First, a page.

Animation of the day

Discoidal from Peck 2

by Bernard K. Means, Director of the Virtual Curation Laboratory (VCL)

1842_discoidal

Today’s animation is a crude discoidal that was excavated sometime between from March 2 and May 18, 1937, as part of work relief archaeology at the Peck 2 site, a Monongahela village in Somerset County, Pennsylvania.

Excavators at Peck 2

Excavators at Peck 2

It is now within the archaeological collections of The State Museum of Pennsylvania (TSMP). It appears to be unfinished and its final form may have been intended to be a chunkey stone, such as this one from the Fort Hill site, another village excavated by work relief archaeologists.

Categories: Animation of the day, Gallery, groundstone, Monongahela tradition, The State Museum of Pennsylvania, villages | Tags: , , | Leave a comment

Pottery Fragment with Carbonized Residue from Peck 1

by Bernard K. Means, Director of the Virtual Curation Laboratory (VCL)

1835_peck1_sherd

 

Today’s animation is a pottery fragment recovered archaeologically from the Peck 1 site, a Monongahela village site located in Somerset County, Pennsylvania. It was excavated by a Work Projects Administration (WPA) crew from October 13, 1936 to January 29, 1937 and under the direction of Edgar E. Augustine.  This artifact is now in the collections of the  Carnegie Museum of Natural History.

Scanning at the Carnegie Museum of Natural History

Scanning at the Carnegie Museum of Natural History

This particular sherd was radiocarbon dated as part of an effort to determine the ages of Monongahela villages excavated by the WPA in Somerset County (Means 2005, 2007).  The research potential of museum collections is shown by what we have been able to learn from this otherwise mundane fragment of a ceramic vessel.

Means, Bernard K.

2005 New Dates for New Deal Excavated Monongahela Villages in Somerset County.  Pennsylvania Archaeologist 75 (1):49-61.

2007 Circular Villages of the Monongahela Tradition.  The University of Alabama Press, Tuscaloosa.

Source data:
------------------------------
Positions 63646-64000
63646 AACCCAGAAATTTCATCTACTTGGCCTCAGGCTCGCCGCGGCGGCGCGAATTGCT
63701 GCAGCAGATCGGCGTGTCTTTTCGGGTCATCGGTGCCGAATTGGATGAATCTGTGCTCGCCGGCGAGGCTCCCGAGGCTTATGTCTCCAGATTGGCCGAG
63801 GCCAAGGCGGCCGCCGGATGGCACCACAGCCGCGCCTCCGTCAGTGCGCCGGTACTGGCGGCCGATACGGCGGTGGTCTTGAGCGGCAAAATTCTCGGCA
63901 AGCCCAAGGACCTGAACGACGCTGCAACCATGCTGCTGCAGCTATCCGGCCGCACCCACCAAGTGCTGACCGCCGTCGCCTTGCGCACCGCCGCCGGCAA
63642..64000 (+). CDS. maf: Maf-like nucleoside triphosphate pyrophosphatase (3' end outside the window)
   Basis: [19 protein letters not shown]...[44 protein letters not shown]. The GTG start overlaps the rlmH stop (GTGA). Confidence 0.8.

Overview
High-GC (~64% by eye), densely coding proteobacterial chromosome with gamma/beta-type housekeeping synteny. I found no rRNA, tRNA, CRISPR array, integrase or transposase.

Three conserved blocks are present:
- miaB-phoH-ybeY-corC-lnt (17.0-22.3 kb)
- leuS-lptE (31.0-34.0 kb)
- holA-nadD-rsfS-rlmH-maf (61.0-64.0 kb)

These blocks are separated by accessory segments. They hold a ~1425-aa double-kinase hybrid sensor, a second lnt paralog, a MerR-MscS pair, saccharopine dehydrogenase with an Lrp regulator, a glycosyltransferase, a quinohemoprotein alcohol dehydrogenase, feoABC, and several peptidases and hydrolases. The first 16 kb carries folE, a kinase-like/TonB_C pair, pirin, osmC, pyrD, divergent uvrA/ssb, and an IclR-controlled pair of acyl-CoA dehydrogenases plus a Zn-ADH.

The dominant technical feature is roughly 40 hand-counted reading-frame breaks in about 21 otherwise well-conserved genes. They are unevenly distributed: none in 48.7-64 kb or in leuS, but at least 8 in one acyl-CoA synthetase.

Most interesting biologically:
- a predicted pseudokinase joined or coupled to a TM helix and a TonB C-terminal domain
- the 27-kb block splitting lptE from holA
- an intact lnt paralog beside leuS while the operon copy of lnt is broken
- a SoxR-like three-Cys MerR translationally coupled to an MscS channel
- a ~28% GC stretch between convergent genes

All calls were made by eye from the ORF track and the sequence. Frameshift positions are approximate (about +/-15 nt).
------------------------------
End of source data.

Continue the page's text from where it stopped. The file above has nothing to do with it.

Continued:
Categories: Animation of the day, Ceramic vessel, Gallery, Monongahela tradition, villages | Tags: , , , | Leave a comment

Deer vertebra from Peck 1

by Bernard K. Means, Director of the Virtual Curation Laboratory (VCL)

1843_deer_vertebra

Today’s animation is a deer vertebra recovered archaeologically from the Peck 1 site, a Monongahela village site located in Somerset County, Pennsylvania. It was excavated by a Work Projects Administration Crew from October 13, 1936 to January 29, 1937 and under the direction of Edgar E. Augustine.

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This artifact is now in the collections of Carnegie Museum of Natural History where it was 3D scanned.

peck1boys

Categories: Animation of the day, Gallery, Monongahela tradition, The State Museum of Pennsylvania, villages, Zooarchaeology | Tags: , , , | Leave a comment

Shark Vertebra from Jamestown

by Bernard K. Means, Director of the Virtual Curation Laboratory (VCL)

1865_shark_vertebra

 

Today’s animation is a shark vertebra recovered archaeologically by Jamestown Rediscovery. It was scanned on September 9, 2015  at the Jamestown Rediscovery laboratory. It was scanned and later printed within two weeks of its discovery.

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Categories: 17th century, Animation of the day, Gallery, Jamestown Rediscovery, Zooarchaeology | Tags: , , , | Leave a comment

Animation of the Day: Smoking Pipe with Masonic Symbol from James Madison’s Montpelier

by Bernard K. Means, Director of the Virtual Curation Laboratory

1849_masonic_pipe